Historical perspective of traditional indigenous medical practices: the current renaissance and conservation of herbal resources.

Pan SY, Litscher G, Gao SH, Zhou SF, Yu ZL, Chen HQ, Zhang SF, Tang MK, Sun JN, Ko KM - Evid Based Complement Alternat Med (2014)

Species and protected species in China.
© Copyright Policy - open-access
Related In: Results  -  Collection

Show All Figures
getmorefigures.php?uid=PMC4020364&req=5

fig1: Species and protected species in China.
Mentions: Nature has endowed China with a vast landscape with varied geographical features and a resultant wealth of medicinal plants. Geographically, China (from south to north) covers equatorial, tropical, subtropical, warm-temperate, temperate, and cold-temperate zones. Therefore, Chinese climatic conditions are suitable for the growth and reproduction of various animals and plants. In China, there are 499 kinds of mammals, 1,186 kinds of birds, 376 kinds of reptiles, 279 kinds of amphibians, and 2,084 kinds of fish, which account for 12.5, 13.1, 6.0, 7.0, and 12.1% of their respective species in the world [45–50]. China has more than 31,000 higher plants, 256 endemic genera, and 15,000–18,000 endemic species (50–60% of the total on earth), many of which are living fossils, such as dawn redwood (Metasequoia glyptostroboides Hu and Cheng), ginkgo (Ginkgo biloba L.), silver fir (Cathaya argyrophylla Chun and kuang), and tulip tree (Liriodendron chinense (Hemsl.) Sarg.) [51]. The increasing demand for herbal products in the global market is likely to challenge herbal resources in the world. In the China Plant Red Data Book published in 1992, 388 species of plants are listed as threatened, which include 121 as endangered (i.e., first grade national protection), 110 as rare (second grade national protection), and 157 as vulnerable (third grade national protection). Among these plant species, 77 are typical CHMs that account for 19.86% of the total threatened species [52]. Besides, 257 kinds of animal medicine appear in the national key protection name list of wild animals (Figure 1).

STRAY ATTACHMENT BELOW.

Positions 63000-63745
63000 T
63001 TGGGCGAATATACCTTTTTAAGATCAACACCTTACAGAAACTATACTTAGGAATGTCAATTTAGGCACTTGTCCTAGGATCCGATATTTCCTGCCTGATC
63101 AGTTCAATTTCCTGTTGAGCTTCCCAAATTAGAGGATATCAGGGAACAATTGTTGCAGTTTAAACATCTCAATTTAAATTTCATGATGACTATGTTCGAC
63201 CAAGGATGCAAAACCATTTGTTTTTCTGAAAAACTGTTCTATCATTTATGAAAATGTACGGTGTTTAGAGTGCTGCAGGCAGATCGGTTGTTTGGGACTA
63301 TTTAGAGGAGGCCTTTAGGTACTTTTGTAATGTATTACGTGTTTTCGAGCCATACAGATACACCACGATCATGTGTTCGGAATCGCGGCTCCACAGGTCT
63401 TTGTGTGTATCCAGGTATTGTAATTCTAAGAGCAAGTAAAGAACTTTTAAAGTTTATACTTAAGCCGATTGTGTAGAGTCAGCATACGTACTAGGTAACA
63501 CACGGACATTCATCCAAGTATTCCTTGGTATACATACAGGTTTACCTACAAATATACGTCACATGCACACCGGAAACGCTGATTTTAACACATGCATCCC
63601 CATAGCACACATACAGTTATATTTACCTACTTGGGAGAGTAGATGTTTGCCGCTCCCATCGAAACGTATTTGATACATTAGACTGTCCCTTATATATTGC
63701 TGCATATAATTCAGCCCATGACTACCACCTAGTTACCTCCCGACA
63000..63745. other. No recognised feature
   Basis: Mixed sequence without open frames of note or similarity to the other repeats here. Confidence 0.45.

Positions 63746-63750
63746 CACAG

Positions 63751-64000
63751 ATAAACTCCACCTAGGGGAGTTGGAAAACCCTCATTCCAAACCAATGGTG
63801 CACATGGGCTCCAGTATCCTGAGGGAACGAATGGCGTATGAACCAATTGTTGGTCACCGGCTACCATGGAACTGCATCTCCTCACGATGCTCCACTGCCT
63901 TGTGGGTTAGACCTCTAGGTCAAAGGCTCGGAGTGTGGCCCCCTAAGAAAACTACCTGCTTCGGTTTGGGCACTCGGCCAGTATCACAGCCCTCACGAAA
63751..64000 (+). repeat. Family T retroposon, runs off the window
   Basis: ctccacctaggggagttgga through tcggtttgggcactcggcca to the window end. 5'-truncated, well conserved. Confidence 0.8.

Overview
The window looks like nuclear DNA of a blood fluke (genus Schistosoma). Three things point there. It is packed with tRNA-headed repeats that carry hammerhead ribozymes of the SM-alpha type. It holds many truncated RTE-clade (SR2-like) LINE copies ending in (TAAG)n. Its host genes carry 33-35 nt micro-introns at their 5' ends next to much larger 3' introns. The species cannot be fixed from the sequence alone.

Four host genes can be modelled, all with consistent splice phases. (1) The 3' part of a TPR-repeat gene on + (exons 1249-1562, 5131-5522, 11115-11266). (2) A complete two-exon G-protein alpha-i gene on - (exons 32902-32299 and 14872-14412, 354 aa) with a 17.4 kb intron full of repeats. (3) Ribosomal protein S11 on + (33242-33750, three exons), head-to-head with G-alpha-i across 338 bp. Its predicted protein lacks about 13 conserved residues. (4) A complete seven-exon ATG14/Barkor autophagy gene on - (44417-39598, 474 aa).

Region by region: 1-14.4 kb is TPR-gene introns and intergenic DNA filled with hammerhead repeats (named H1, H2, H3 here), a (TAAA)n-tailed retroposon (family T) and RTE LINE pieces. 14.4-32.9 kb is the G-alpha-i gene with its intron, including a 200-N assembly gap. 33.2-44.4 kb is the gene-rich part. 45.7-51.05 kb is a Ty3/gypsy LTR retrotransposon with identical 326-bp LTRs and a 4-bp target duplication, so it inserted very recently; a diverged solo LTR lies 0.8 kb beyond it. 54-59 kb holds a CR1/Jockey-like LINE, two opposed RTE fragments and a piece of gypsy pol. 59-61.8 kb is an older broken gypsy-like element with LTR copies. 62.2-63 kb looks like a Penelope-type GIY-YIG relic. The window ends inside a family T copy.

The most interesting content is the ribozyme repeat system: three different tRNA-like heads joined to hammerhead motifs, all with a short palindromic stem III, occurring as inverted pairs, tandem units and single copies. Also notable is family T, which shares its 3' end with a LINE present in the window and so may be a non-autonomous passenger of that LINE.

Bottom Line: Moreover, many conventional/pharmaceutical drugs are derived directly from both nature and traditional remedies distributed around the world.Up to now, the practice of herbal medicine entails the use of more than 53,000 species, and a number of these are facing the threat of extinction due to overexploitation.This paper aims to provide a review of the history and status quo of Chinese, Indian, and Arabic herbal medicines in terms of their significant contribution to the health promotion in present-day over-populated and aging societies.

View Article: PubMed Central - PubMed

Affiliation: School of Chinese Medicine, Beijing University of Chinese Medicine, Beijing 100102, China.

ABSTRACT
In recent years, increasing numbers of people have been choosing herbal medicines or products to improve their health conditions, either alone or in combination with others. Herbs are staging a comeback and herbal "renaissance" occurs all over the world. According to the World Health Organization, 75% of the world's populations are using herbs for basic healthcare needs. Since the dawn of mankind, in fact, the use of herbs/plants has offered an effective medicine for the treatment of illnesses. Moreover, many conventional/pharmaceutical drugs are derived directly from both nature and traditional remedies distributed around the world. Up to now, the practice of herbal medicine entails the use of more than 53,000 species, and a number of these are facing the threat of extinction due to overexploitation. This paper aims to provide a review of the history and status quo of Chinese, Indian, and Arabic herbal medicines in terms of their significant contribution to the health promotion in present-day over-populated and aging societies. Attention will be focused on the depletion of plant resources on earth in meeting the increasing demand for herbs.

No MeSH data available.


Related in: MedlinePlus